Perhaps the most notable of which is an exchange between Lisa Hollander’s Eumachia and Andy Coleman’s Celsinus, which has been done in some kind of faux-Roman dialogue style, much as you might see on HBO’s Rome series, or Starz’ Spartacus, only here it is incredibly stilted in both writing and performance, and even more perplexingly, it is the only scene in the entire story done in this hyper-exaggerated way. It feels like an experiment that didn’t work, but they kept it in anyway, and it grinds everything to a halt, and just confuses both the narrative and the audio soundscape by it’s very presence. It doesn’t do the two actors in question many favours either. Strange stuff. And poorly done strange stuff, at that. Both actors are actually fine for most of the rest of the story, particularly Coleman, but the scene in question was decidedly, and distractingly, cringeworthy.

The other notable performance issue in this story is the casting of Steven Wickham as the unfortunately named gladiator Murranus (no relation to Rick, who I’d also happily see covered in lava). I’ve said this before, and it may seem like a rather obvious point, but in audio, sound is everything. And that very much includes the voices attached to each character. We have to be convinced by, and invested in these characters by the strength and quality of their vocal performance alone. There’s no body language, no physicality whatsoever, it’s all aural. That’s why really bad accents bug me so much, because if the voice is all a character has to ground it and sell it to an audience with, if it fails on that count it brings down the level and believability of the whole performance, as well as undermining all those that surround it. And that point has rarely been so pointedly made than by Steven Wickham’s performance here.

Wickham gives us what must surely be the most effete gladiator of all time. He sounds more like a decadent Roman senator or wannabe Emperor, rather than a tough, battle-hardened gladiator of the arena. And as a result he doesn’t convince in this role for a single moment. And making it even worse, he is in this story a lot, in a sub-plot that frankly is little more than filler to begin with. And rather dull filler, at that. The thing is, it’s not even that the performance itself is completely awful, it is just that when taken in context with the character he is supposedly playing, it just utterly does not fit in any way whatsoever. It strikes as being so monumentally out of place that he should never have been cast in this role to begin with. Not with that voice anyway. It is just too much of an aural anachronism. And as a result it tends to derail the main story whenever his character shows up.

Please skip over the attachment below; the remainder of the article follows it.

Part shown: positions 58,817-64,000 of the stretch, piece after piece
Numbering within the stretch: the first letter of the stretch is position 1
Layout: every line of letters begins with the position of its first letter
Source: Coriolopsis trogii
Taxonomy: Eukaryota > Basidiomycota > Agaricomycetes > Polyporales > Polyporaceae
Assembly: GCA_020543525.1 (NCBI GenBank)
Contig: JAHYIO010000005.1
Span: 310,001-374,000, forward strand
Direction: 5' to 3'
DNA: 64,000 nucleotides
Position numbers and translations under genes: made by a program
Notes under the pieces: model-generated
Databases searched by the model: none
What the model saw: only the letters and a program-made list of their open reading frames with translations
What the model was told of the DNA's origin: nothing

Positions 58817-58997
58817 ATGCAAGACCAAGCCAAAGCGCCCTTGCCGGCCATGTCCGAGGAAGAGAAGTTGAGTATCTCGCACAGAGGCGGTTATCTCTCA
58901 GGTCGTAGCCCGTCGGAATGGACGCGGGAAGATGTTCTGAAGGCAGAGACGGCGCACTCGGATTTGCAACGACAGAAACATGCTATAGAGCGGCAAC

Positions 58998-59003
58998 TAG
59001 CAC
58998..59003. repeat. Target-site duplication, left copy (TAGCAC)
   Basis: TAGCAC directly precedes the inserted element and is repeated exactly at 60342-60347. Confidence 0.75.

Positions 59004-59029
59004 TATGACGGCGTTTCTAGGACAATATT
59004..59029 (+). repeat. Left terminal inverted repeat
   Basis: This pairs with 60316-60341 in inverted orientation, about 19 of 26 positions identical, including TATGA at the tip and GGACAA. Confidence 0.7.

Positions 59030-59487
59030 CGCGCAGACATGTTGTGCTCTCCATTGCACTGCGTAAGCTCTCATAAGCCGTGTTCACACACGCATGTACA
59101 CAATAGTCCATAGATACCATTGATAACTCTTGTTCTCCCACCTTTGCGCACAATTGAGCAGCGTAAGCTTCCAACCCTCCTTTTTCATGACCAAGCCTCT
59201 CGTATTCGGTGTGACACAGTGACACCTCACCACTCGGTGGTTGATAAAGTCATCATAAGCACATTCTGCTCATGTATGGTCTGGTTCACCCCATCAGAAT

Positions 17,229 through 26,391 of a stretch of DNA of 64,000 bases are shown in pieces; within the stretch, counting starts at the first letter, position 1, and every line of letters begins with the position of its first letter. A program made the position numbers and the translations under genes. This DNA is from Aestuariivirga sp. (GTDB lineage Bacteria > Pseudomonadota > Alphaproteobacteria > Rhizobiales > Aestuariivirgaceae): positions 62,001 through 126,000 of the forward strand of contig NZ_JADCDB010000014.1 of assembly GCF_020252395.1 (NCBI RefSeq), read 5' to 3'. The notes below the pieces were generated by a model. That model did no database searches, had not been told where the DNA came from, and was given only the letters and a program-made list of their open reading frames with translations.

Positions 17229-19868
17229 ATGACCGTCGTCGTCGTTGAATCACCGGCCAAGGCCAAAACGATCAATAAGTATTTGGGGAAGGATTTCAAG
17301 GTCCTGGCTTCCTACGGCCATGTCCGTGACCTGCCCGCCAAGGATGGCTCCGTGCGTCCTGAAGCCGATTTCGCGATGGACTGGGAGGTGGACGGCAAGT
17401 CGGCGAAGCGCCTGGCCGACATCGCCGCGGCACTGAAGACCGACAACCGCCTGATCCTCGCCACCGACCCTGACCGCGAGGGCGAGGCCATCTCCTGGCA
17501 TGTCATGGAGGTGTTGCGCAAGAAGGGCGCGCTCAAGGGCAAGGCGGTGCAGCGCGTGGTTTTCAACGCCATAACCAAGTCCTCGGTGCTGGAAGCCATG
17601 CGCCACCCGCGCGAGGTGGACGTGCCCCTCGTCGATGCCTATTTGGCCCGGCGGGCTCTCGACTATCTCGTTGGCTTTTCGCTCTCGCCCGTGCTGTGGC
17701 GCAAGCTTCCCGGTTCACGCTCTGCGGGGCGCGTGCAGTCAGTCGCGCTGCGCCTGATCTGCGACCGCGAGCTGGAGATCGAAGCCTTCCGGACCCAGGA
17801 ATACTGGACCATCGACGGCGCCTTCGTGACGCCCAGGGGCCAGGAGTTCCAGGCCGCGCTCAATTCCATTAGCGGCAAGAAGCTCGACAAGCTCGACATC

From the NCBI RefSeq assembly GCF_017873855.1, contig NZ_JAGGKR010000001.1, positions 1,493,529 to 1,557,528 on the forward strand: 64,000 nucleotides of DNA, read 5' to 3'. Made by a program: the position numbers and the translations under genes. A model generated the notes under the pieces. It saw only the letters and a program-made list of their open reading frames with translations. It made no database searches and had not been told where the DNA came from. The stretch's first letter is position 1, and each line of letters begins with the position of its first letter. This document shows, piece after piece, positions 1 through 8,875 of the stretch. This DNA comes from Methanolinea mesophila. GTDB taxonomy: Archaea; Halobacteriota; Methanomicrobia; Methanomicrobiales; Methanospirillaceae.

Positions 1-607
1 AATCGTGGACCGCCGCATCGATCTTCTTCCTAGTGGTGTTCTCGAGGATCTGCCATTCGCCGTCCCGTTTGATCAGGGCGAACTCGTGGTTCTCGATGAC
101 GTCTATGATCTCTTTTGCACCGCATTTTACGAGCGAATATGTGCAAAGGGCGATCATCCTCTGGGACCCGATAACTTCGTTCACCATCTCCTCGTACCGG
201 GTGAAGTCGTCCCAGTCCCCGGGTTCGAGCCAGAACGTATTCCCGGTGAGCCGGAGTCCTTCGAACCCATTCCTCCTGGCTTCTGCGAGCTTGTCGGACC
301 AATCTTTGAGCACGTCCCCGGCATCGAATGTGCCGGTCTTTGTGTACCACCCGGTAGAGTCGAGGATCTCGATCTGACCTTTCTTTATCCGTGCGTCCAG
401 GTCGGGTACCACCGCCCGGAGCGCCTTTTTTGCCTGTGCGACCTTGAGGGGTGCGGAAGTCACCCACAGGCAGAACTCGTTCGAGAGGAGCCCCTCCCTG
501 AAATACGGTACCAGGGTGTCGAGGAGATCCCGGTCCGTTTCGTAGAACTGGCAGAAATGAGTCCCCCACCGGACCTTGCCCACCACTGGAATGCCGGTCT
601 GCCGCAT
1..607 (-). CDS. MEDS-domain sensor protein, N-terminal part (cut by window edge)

However, it’s not all bad news as far as the guest cast go. Gemma Bissix as slave girl Aglae is really quite good, and the rest of the cast acquits themselves well enough, with notably solid turns from Robert Curbishly and especially Nicky Goldie. And as far as the stars go, Sylvester McCoy gives an interesting, if rather downplayed performance this time out, while Bonnie Langford mostly manages to avoid the more grating aspects of her character’s TV appearances, and does a fine job in her Big Finish Doctor Who audio debut. Two episodes in and she still hasn’t deafened me by screaming, and still isn’t annoying. My ears can barely believe it.


“Time working against me…”

Episode 3: As Mel finds herself trapped in a Roman prison, The Doctor is being sought by an angry gladiator, seeking to restore his lost honour by any means necessary.